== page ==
UPDATE 1-Insolvent Praktiker to be dismantled as no buyer found
* No buyer found for Praktiker stores - administrator
* Clearance sale to start in coming weeks - administrator
* Sales of individual stores possible by end-Sept - source (Recasts with insolvency administrator's statement)
FRANKFURT, Sept 4 (Reuters) - Insolvent German home improvement store chain Praktiker, a household name in Europe's biggest economy, will be dismantled and sold off piecemeal after its administrator failed to find a buyer for its remaining 130 outlets.
The stores, which have about 5,330 employees, will start a clearance sale in the coming weeks so their empty shells can be sold off individually, Praktiker's insolvency administrator Christopher Seagon said in a statement on Wednesday.
Labour union Verdi said the decision was a "devastating catastrophe" for Praktiker's workers as it was unlikely that any new owner would keep them on.
Praktiker filed for insolvency in July after talks with creditors failed, triggering fears of heavy job losses.
Administrators have kept the business running while reviewing options for the chain, whose blue and yellow-branded stores selling paints, tools and gardening products are a familiar sight in Germany's out-of-town shopping centres,
Its more up-market brand Max Bahr, which is also insolvent, has attracted indicative offers from both strategic and financial buyers, Seagon and Max Bahr administrator Jens-Soeren Schroeder said.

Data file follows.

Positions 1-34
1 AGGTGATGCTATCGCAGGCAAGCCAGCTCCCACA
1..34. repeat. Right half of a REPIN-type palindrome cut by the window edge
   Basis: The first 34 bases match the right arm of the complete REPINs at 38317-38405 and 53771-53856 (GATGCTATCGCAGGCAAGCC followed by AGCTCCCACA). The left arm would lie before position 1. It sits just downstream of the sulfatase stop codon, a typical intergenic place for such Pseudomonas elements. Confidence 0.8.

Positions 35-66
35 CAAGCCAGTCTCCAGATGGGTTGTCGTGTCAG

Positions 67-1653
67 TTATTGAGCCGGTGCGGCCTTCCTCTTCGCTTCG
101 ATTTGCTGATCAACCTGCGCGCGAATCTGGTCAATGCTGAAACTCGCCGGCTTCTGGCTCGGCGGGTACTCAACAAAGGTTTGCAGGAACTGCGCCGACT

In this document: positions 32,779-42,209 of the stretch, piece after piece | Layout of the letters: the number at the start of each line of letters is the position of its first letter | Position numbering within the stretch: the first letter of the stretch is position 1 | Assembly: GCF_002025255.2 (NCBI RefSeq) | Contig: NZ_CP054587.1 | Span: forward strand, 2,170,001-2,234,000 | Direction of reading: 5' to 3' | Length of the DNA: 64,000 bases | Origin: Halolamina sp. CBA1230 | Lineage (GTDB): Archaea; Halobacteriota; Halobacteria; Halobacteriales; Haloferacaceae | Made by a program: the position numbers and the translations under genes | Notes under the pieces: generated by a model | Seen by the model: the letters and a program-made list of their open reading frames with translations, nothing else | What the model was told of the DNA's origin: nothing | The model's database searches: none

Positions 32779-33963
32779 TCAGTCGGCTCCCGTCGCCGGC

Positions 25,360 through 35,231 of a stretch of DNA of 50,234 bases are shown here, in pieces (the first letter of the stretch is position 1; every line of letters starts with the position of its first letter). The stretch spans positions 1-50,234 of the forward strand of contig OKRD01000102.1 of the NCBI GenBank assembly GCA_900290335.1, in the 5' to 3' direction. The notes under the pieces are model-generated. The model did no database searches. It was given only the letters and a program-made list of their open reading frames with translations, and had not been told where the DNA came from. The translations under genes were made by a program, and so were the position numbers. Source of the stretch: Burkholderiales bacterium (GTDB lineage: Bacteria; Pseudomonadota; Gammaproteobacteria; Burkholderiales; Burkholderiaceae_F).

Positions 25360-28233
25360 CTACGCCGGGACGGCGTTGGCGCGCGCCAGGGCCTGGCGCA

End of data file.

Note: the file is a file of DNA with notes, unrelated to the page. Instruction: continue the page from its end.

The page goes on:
Some of those bidders have expressed interest in picking up a few individual Praktiker stores as well, as have some rivals and other potential buyers, the statement said.
A source earlier told Reuters that those companies will now be given access to Praktiker's financial data, with any deals to be made by the end of September.
The Praktiker group's most recent published financial data showed a year-on-year net debt increase of more than a quarter to 535 million euros ($704 million) by the end of March. At the same time, its liquid funds shrank by almost 29 percent to 51.3 million euros.
($1 = 0.7601 euros) (Reporting by Maria Sheahan, Alexander Huebner, Sabine Wollrab and Peter Dinkloh; Writing by Marilyn Gerlach and Maria Sheahan; Editing by Philipp Halstrick, David Goodman and Louise Heavens)
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